Protesters mark start of 6th year in Iraq war
By Rachael Scarborough King and William Kaempffer, Register Staff
March 20, 2008
The gray, rainy weather matched the somber ambience at a commemoration of the fifth anniversary of the Iraq war on the Guilford Green Wednesday. About 75 people sang songs and built a stone cairn to honor those who have died in this and other wars.
“It’s so encouraging to see so many people here tonight on this miserable evening,” state Rep. Patricia Widlitz, D-Guilford, said. “It’s almost the right mood because we’re reflecting on five years — five years that our young people have sacrificed not just for themselves, but for their families.”
Antiwar activists across the state and country gathered Wednesday to mark the anniversary of the U.S. invasion of Iraq. In Hartford, four people from New Haven and a Hamden resident were arrested for blocking a federal courthouse entrance as part of a protest there.
Those arrested were Jim Barron, 80, the Rev. Kathleen McTigue, and Mark and Keely Colville, a father and daughter, all of New Haven and Caroline Bridgeman-Rees, 80, of Hamden.
In the New Haven area, events took place in Guilford, New Haven, Woodbridge and Hamden.
In Guilford, First Selectman Carl Balestracci added to the cairn rocks from Omaha Beach in Normandy, one of the principal landing points in Europe on D-Day, and from the battlefield at Gettysburg.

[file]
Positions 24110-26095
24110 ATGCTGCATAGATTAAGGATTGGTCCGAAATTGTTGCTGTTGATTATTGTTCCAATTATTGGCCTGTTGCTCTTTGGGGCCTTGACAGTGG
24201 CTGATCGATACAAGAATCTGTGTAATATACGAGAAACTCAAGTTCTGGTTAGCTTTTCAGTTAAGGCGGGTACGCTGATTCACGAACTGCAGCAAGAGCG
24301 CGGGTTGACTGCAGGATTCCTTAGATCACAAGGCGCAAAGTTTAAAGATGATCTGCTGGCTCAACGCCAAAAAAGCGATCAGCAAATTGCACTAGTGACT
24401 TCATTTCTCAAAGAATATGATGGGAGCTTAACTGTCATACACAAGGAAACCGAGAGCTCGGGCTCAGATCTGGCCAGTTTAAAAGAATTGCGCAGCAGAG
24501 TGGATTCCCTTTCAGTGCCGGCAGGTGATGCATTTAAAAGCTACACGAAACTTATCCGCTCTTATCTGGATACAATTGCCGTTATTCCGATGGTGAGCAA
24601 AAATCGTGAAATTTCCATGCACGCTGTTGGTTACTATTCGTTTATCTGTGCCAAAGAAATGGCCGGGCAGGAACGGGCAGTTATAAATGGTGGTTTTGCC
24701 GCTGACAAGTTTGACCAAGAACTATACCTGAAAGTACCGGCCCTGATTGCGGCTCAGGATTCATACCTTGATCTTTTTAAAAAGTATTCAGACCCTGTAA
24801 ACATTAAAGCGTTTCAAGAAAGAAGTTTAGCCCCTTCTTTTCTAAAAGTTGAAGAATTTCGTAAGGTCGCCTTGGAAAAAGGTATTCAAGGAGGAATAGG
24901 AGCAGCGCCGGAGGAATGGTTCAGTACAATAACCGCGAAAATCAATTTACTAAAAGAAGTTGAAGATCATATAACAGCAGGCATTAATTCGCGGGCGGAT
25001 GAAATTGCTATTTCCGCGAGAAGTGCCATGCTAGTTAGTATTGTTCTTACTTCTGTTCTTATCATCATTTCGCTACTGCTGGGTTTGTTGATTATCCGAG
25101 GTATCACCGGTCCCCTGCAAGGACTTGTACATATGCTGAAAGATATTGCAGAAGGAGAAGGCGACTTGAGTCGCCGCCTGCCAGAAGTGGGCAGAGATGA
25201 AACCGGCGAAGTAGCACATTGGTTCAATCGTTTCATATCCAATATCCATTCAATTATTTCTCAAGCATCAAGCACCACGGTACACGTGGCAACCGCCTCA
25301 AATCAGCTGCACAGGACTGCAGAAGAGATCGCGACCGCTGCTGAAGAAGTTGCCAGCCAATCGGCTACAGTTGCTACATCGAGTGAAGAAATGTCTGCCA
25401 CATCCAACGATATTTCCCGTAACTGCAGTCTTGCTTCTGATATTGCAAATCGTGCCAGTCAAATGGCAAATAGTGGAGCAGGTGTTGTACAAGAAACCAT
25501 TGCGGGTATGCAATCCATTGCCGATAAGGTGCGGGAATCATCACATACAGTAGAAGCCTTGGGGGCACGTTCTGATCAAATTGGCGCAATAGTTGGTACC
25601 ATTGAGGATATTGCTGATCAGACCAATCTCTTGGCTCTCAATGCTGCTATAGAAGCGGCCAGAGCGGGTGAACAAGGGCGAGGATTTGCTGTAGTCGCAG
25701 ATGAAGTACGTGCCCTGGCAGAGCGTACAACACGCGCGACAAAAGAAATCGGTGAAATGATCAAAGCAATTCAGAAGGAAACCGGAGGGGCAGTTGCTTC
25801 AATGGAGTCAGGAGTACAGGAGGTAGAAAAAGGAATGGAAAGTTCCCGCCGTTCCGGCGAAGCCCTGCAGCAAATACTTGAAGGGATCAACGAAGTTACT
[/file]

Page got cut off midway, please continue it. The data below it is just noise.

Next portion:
“From where we are today, I think the most important thing we can do is to wage peace over the next decade, not just peace for the U.S., but peace for the world,” Balestracci said. “We have suffered through five years of a war that was started under questionable circumstances at best.”
The cairn, piles of rocks that participants gradually added to, was meant to symbolize the war’s fallen troops, who currently number almost 4,000. According to organizers, the idea came from a Scottish tradition in which a soldier leaving for war would place stones in a pile, and the survivors would retrieve their stones after the battle.
In New Haven, about 30 rain-soaked protesters stood on the steps of the federal courthouse on Church Street and decried the war.
Some were seasoned peace activists like Stephen Kobasa, of Colombia Action Connecticut, and Priscilla Lounds, of Answer Coalition. Others were newer to the cause.
Lounds denounced America’s “imperialistic policy” and both Republicans and Democrats in Congress, some of whom she said make pledges to bring troops home, but continue to fund the war and are beholden to the corporate interests that have “made so much money in this war and which put them in office.”
“When Hillary Clinton or (Barack) Obama say they want to pull out of Iraq, they are lying,” she said through a loudspeaker.
Amistad High School students Iesha Walker, Jensen Davila, both 15, and Maurice Randall, 14, also held signs. They worry about lost lives, both Iraqi and American, they said, but also their own futures. As the war drags on, the possibility of a reinstated draft can’t be ignored. “If we keep going at the rate we’re going, we could end up going to war and we don’t want to,” Davila said.